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Kirsty Powell


To get to Veronica Place you drive down Camellia Street and take a left. You may know this already because our street is famous on the telly. But if you didn’t see it on the news, it’s dead-end seventies weather board and corrugated iron. Built back when Think Big was still a small thought in Bell Block, Taranaki. An ordinary place with paint jobs all the same. You don’t plant anything because the dogs will only dig the stuff out.

       This story is about Bob and Mary who live next door. You’re neighbourly but not close because bowls is your thing. Bob would more likely be drinking at the pub with the TAB. But you’re not soaks or anything like that. You both get home around six, when you know that Mary and Betty will be dishing up your dinners. You always wave out.

This story all happens on April seventh. The date sticks with you. The day that a street like Veronica Place goes from extra ordinary to extraordinary, just by removing one space between two words.


You don’t get up early anymore. It’s nine o’clock when Betty pulls the side curtains on  the lounge. She lets out a scream. You run to the window.

“Bloody Hell.” You don’t usually swear, but you’re shocked. “Shit, Betty.” You’re so shocked you pull the curtains closed and then have to open them again for another look. You can’t believe your eyes.

Overnight in Bob and Mary’s front yard someone has  built a huge cross, exactly like a full-size crucifixion cross. And there is Bob Cross himself, mounted on the cross wearing nothing but a white cloth wrapped around his bits. Bob’s feet are supported on some sort of small platform and both his arms are strapped to the cross bars. On his head is a wreath made out of rosemary. You know it’s rosemary because it grows in our backyards on account of Bob Cross liking rosemary on roast mutton. Mary and Betty always share their plant cuttings.

You pull those curtains closed again real quick and look at Betty. Your heart is thumping. What do you do now?  

For a moment you just look at each other, then Betty rushes to open up the front door. You peer your heads around the door and see the women of the street are gathering on the footpath outside Bob’s place.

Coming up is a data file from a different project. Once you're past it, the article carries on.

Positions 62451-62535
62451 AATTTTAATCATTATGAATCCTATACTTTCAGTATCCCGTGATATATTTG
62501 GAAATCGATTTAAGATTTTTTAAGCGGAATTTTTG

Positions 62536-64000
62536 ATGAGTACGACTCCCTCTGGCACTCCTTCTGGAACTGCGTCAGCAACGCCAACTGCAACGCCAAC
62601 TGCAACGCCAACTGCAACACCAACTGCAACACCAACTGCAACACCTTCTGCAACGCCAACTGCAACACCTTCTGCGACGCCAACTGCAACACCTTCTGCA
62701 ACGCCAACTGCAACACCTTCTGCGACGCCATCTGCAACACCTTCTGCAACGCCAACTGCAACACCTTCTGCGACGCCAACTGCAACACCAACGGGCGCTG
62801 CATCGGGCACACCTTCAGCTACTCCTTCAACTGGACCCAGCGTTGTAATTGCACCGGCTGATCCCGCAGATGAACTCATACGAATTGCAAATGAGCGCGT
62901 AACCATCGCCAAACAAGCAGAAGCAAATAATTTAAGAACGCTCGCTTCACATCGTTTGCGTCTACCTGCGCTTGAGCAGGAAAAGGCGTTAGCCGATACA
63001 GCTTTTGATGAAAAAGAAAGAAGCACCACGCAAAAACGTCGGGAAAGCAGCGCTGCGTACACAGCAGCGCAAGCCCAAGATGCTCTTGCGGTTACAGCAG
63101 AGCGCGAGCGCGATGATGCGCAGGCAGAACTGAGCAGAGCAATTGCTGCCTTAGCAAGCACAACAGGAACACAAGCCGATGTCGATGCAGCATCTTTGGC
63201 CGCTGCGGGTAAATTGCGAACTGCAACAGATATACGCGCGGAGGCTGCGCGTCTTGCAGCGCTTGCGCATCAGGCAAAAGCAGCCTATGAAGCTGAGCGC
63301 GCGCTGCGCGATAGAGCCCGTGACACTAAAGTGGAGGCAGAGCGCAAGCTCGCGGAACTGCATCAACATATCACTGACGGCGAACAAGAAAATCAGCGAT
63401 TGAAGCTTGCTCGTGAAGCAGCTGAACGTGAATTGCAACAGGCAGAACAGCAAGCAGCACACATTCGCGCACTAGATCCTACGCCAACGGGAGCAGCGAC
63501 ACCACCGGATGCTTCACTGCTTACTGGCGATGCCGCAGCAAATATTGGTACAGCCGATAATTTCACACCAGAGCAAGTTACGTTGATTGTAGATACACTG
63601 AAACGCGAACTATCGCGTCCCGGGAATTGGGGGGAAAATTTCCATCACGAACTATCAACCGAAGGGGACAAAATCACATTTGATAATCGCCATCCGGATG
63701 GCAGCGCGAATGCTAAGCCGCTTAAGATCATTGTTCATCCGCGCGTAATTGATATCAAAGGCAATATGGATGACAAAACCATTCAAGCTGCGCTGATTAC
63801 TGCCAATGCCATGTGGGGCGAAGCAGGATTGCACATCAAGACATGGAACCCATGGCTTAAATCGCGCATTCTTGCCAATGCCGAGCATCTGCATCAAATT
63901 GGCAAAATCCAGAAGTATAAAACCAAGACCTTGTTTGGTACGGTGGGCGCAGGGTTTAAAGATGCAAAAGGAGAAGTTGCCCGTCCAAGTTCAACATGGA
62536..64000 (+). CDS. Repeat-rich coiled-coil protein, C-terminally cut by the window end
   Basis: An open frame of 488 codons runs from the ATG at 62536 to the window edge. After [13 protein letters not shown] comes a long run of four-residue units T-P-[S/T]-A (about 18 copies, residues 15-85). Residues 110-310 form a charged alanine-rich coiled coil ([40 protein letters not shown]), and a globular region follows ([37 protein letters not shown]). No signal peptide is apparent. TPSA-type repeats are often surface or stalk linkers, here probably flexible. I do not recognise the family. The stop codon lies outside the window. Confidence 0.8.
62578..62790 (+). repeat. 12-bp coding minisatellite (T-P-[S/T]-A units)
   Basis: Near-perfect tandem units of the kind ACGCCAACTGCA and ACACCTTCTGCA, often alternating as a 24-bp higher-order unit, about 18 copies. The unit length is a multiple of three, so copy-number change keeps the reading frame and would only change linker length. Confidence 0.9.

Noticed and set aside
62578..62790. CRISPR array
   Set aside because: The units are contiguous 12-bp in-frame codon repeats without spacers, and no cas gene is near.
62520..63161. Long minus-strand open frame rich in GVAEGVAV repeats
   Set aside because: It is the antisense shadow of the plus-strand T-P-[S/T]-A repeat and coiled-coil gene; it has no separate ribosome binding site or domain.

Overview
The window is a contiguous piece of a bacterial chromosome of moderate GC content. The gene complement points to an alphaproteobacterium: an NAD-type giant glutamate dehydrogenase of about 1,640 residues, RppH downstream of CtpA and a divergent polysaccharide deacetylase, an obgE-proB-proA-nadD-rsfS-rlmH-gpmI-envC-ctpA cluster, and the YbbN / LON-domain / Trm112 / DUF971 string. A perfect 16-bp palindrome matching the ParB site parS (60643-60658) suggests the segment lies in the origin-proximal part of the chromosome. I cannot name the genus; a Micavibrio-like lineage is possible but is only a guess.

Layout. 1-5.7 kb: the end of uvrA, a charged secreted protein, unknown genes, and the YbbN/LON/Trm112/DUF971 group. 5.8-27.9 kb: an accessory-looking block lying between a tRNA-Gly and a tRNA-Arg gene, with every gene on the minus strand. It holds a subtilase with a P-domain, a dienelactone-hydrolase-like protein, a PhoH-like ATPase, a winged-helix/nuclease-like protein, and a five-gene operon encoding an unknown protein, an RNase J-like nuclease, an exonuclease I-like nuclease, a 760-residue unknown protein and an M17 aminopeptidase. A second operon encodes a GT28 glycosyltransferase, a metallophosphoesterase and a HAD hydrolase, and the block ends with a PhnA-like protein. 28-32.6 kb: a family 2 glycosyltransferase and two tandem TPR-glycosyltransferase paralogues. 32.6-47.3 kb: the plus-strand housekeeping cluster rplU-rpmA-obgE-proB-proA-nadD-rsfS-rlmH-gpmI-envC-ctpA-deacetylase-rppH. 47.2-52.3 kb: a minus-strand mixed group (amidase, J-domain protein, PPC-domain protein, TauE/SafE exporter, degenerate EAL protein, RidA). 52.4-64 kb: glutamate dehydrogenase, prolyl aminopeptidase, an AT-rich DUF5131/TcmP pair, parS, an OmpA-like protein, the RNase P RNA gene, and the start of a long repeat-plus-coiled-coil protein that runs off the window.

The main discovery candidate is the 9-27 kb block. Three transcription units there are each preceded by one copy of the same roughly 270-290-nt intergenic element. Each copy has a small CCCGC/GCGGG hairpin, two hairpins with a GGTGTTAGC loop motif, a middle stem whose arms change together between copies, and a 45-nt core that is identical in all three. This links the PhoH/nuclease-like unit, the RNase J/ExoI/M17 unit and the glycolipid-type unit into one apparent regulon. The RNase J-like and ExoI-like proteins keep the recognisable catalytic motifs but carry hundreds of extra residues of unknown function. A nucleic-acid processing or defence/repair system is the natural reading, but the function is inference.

“Blimey, I gotta see this.”  Betty waves me back to get some clothes on as she disappears out the door in her dressing gown.

You rush to get dressed properly on account of all the ladies being there already, and then you go outside as well.

 Just then the police turn up. It’s Officer Patterson and some young girl cop with long ginger hair tied back who hasn’t been long out of nappies. They get out of the car and the ladies make a gap so they can walk through the little front gate and up the concrete path to where Bob is standing on the cross.

Bob’s white stickman legs are folded at the ankles on the platform. Later you find out that the proper name for the little platform is a hypopodium. Funny the new things you learn in extraordinary times.

The cops walk slowly up the path in a controlled manner. You think, That is the way they are taught. When things are not normal, approach in a controlled manner.  Bob raises his head, which had been hanging down to the side, and stares at the cops.

“What’s your name?” The cops wait for an answer in a controlled manner. “Who did this to you?”  

Bob doesn’t move. He just keeps on staring at the cops. You are all as quiet as little mice waiting to see what happens next.

At that moment, Bob’s front door opens and there is Mary. She is wearing a long white flowing gown and her shoulder-length grey hair that is usually up on top of her head is flowing down. She pulls a shawl up over her head as she steps out.

The cops and all the ladies stare in silence as Mary walks majestically down the steps. She has a large piece of cardboard in one hand, and a letter of some sort in the other hand. She props up the cardboard sign at the base of Bob’s cross and then turns to the cops, opening up the letter.

Everybody waits.

Mary reads slowly, “I, Bob Cross, choose to use my front garden as I see fit. I am not harming myself or anyone else, so please respect my wishes. I only have one thing to say.”  Mary pauses for a moment, and then continues. “Event plus response equals outcome.” She hands the letter over to the cops for them to see the signature of Bob Cross.

Everyone turns to Bob, who nods his head once and indicates the cardboard that is propped up below his feet. Mary walks across to turn the sign around and sure enough it reads:


The cops don’t know quite what to do. Eventually, after whispering to each other, they ask if they could go inside and speak to Mary. She nods and in they go. The front door closes.

Event plus response equals outcome. The women on the footpath whisper amongst themselves and several kneel down on the grass verge between the front fence and the footpath. The fence is made of short upright slats with a two-by-four plank running along the top. Just the same as the one in front of your place. Turns out Bob and Mary’s little fence is the perfect height for the ladies to rest their elbows on when they kneel down. It seems natural for them to bow their heads as well. More ladies join them. A hush develops out of respect for the kneeling ladies. Even the standing ladies begin to pull their cardigans up over their heads.